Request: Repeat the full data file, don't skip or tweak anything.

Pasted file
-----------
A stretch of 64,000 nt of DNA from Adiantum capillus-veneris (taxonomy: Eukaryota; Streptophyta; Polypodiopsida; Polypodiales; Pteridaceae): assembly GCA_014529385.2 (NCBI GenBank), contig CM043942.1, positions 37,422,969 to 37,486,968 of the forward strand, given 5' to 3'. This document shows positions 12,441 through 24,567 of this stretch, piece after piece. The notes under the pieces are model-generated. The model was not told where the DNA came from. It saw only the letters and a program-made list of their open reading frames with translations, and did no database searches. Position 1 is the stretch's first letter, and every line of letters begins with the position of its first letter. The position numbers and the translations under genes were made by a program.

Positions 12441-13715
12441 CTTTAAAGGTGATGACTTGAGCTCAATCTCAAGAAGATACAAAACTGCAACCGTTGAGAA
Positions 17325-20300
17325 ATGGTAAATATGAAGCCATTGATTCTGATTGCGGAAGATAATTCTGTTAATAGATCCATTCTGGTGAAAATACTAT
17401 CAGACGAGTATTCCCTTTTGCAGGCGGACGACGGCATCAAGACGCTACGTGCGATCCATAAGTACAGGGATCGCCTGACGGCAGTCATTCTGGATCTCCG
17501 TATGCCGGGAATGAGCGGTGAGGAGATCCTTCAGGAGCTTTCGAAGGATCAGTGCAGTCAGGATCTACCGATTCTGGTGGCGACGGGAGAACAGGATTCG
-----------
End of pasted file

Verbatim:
A stretch of 64,000 nt of DNA from Adiantum capillus-veneris (taxonomy: Eukaryota; Streptophyta; Polypodiopsida; Polypodiales; Pteridaceae): assembly GCA_014529385.2 (NCBI GenBank), contig CM043942.1, positions 37,422,969 to 37,486,968 of the forward strand, given 5' to 3'. This document shows positions 12,441 through 24,567 of this stretch, piece after piece. The notes under the pieces are model-generated. The model was not told where the DNA came from. It saw only the letters and a program-made list of their open reading frames with translations, and did no database searches. Position 1 is the stretch's first letter, and every line of letters begins with the position of its first letter. The position numbers and the translations under genes were made by a program.

Positions 12441-13715
12441 CTTTAAAGGTGATGACTTGAGCTCAATCTCAAGAAGATACAAAACTGCAACCGTTGAGAA
Positions 17325-20300
17325 ATGGTAAATATGAAGCCATTGATTCTGATTGCGGAAGATAATTCTGTTAATAGATCCATTCTGGTGAAAATACTAT
17401 CAGACGAGTATTCCCTTTTGCAGGCGGACGACGGCATCAAGACGCTACGTGCGATCCATAAGTACAGGGATCGCCTGACGGCAGTCATTCTGGATCTCCG
17501 TATGCCGGGAATGAGCGGTGAGGAGATCCTTCAGGAGCTTTCGAAGGATCAGTGCAGTCAGGATCTACCGATTCTGGTGGCGACGGGAGAACAGGATTCG